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CoQ10 Quality

 
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Whisper9999



Joined: 16 Feb 2007
Posts: 93
Location: Sunny Southwest

PostPosted: Wed Feb 28, 2007 3:32 pm    Post subject: CoQ10 Quality Reply with quote

The Life Extension Foundation basically makes the claim that only their CoQ10 is truly effective. Here are some examples:

search.lef.org/cgi-src-bin/MsmGo.exe?grab_id=0&page_id=1579&query=yeast%20japan%20CoQ10&hiword=COQ10C%20COQ10IS%20COQ10S%20CoQ10%20JAPA%20JAPANS%20YEAS%20YEASTA%20YEASTBASED%20YEASTS%20japan%20yeast%20

ďLife Extension purchases its ingredients from top-of-the-line European and Japanese pharmaceutical-grade suppliers. While the cost of these premium ingredients is higher than Chinese materials, we believe the proven biological effects of these pharmaceutical-grade nutrients justify using them. In the majority of cases, the pharmaceutical-grade supplements members obtain from Life Extension are priced lower than cheaper-grade Chinese ingredients that are increasingly saturating the American marketplace.Ē

ďAs mentioned earlier in this article, Life Extension adds important ingredients (such as tocotrienols to coQ10) to deliver a scientifically balanced formula. Commercial companies often have formulation deficits that could result in potential adverse effects.Ē

Isnít this mostly sales and marketing hype??

For example, I can probably buy 100 mg of CoQ10 at a well-known discount retailer that we all know and love compared to 30 mg with LEF.

Oh, and I canít find it, but somewhere LEF even claimed that only CoQ10 that was made in Japan with a special process that left CoQ10 as an unproven isotope or something like that. I guess what Iím asking is: is CoQ10 always CoQ10?
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drtodorov
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Joined: 10 Dec 2004
Posts: 3177

PostPosted: Thu Mar 01, 2007 12:16 am    Post subject: Reply with quote

CoQ10 is a relatively simple molecule w/o optically active centers, so it is not hard to synthesize and/or test. Whether your CoQ10 is 99.9% pure or 98% pure makes almost no difference as far as CoQ10 dose is concerned. However, depending on grade and method of synthesis, the impurities may differ. Some impurities are inert and can be ignored while others may have potential for interference or negative effects. So, without very detailed comparison of brands and their tech data sheets, it is hard to judge whether the differences are meaningful.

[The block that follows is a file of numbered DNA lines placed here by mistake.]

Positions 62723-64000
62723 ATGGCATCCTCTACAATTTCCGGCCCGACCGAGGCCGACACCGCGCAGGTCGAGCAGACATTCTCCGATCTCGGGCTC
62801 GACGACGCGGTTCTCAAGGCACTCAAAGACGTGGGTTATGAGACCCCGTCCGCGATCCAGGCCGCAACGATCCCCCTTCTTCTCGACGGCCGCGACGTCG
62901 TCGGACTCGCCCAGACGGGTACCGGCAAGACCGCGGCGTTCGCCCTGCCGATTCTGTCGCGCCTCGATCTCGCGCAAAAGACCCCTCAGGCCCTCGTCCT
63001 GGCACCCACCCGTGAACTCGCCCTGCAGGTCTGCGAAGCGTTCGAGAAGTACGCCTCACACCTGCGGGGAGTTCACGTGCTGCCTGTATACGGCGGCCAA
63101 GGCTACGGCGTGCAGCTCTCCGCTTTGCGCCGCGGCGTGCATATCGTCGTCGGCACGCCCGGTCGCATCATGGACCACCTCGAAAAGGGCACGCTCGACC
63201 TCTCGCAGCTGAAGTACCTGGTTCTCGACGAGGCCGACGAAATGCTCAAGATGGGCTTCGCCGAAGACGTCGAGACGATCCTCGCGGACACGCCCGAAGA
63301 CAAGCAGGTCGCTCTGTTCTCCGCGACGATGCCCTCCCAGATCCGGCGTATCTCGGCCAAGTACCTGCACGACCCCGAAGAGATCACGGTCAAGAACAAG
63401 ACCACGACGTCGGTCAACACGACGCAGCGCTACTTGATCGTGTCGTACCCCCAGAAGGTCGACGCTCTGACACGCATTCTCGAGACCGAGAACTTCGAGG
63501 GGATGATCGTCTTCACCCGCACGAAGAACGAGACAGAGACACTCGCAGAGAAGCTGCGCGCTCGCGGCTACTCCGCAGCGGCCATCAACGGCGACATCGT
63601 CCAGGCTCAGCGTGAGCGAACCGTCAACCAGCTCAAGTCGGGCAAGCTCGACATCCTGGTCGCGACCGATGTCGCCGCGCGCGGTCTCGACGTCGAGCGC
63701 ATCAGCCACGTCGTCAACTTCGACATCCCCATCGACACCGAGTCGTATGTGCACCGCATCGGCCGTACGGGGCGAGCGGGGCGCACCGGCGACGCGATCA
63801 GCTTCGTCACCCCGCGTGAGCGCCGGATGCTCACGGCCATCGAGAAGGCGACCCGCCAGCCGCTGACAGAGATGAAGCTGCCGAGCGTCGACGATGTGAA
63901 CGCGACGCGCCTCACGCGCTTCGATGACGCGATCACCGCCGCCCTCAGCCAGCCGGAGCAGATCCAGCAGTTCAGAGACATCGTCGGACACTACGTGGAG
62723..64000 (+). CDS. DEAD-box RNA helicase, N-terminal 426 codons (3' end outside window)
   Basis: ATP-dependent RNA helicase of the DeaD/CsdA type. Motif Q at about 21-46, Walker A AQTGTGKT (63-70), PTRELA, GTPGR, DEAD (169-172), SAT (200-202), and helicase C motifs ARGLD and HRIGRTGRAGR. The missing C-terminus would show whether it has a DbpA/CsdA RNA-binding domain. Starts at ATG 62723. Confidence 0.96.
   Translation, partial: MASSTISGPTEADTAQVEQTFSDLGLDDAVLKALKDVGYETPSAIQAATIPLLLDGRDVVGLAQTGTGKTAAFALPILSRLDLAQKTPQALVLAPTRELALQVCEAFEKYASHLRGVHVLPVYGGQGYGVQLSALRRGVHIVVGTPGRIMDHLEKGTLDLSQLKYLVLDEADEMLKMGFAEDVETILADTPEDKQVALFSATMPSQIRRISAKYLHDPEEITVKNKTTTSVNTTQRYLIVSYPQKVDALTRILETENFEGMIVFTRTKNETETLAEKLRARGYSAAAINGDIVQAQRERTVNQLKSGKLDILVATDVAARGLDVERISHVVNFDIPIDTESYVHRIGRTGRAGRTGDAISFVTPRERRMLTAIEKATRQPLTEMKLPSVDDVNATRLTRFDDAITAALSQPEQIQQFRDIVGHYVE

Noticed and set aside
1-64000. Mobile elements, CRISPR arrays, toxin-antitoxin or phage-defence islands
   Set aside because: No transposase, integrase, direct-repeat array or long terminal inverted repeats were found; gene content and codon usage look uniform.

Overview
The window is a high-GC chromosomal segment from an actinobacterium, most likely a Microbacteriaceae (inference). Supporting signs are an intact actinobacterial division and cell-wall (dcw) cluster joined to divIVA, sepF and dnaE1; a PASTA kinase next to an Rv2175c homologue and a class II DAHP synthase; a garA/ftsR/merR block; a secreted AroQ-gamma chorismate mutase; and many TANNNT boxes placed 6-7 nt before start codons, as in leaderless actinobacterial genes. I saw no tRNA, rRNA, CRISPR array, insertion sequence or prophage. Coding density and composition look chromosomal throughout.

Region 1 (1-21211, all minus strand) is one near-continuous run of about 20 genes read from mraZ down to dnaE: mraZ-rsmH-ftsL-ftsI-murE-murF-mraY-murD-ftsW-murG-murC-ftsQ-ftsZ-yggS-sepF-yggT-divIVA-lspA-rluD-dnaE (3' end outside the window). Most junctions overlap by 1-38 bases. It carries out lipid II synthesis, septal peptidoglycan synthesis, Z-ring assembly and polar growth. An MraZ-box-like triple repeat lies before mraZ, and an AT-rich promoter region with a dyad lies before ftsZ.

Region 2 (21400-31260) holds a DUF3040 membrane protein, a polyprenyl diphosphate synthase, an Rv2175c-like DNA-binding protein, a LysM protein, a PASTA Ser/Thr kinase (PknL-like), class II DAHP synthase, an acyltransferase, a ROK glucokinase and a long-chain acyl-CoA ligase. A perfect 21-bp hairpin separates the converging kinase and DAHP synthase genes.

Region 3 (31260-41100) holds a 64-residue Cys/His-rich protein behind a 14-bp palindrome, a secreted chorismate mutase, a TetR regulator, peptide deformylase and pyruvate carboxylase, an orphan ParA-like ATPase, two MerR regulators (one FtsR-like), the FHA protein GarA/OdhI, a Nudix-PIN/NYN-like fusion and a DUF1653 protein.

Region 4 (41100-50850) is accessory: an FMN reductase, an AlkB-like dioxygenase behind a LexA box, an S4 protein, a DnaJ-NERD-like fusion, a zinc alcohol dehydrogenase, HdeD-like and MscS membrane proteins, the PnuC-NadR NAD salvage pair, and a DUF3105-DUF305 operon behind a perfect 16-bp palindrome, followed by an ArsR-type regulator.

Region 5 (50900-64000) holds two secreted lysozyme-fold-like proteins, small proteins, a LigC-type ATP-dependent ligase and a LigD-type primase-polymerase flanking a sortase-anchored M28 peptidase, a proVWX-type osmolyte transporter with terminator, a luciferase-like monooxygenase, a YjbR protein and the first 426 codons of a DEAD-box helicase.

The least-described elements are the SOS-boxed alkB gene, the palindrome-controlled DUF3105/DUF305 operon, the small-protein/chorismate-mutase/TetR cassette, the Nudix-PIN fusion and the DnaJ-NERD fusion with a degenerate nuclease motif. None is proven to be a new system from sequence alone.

The are situation where grade/purity/isomer composition arguments are legitimate, but just as often, companies exaggerate their importance for promotional purposes.
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Whisper9999



Joined: 16 Feb 2007
Posts: 93
Location: Sunny Southwest

PostPosted: Thu Mar 01, 2007 1:00 pm    Post subject: Reply with quote

drtodorov wrote:
CoQ10 is a relatively simple molecule w/o optically active centers, so it is not hard to synthesize and/or test. Whether your CoQ10 is 99.9% pure or 98% pure makes almost no difference as far as CoQ10 dose is concerned. However, depending on grade and method of synthesis, the impurities may differ. Some impurities are inert and can be ignored while others may have potential for interference or negative effects. So, without very detailed comparison of brands and their tech data sheets, it is hard to judge whether the differences are meaningful.

The are situation where grade/purity/isomer composition arguments are legitimate, but just as often, companies exaggerate their importance for promotional purposes.


If you have time, I'd love to know what you mean by "optically active centers"...
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drtodorov
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Joined: 10 Dec 2004
Posts: 3177

PostPosted: Thu Mar 01, 2007 6:12 pm    Post subject: Reply with quote

Optically active center is typically a carbon atom with 4 bonds to different chemical groups so that mirror image of such molecule cannot be superimposed on the original. Such mirror image molecules are called optical isomers and typically only one is biologically effective, e.g. L-ascorbic acid is active (as collagen synthesis booster) which D-ascorbic acid is not.
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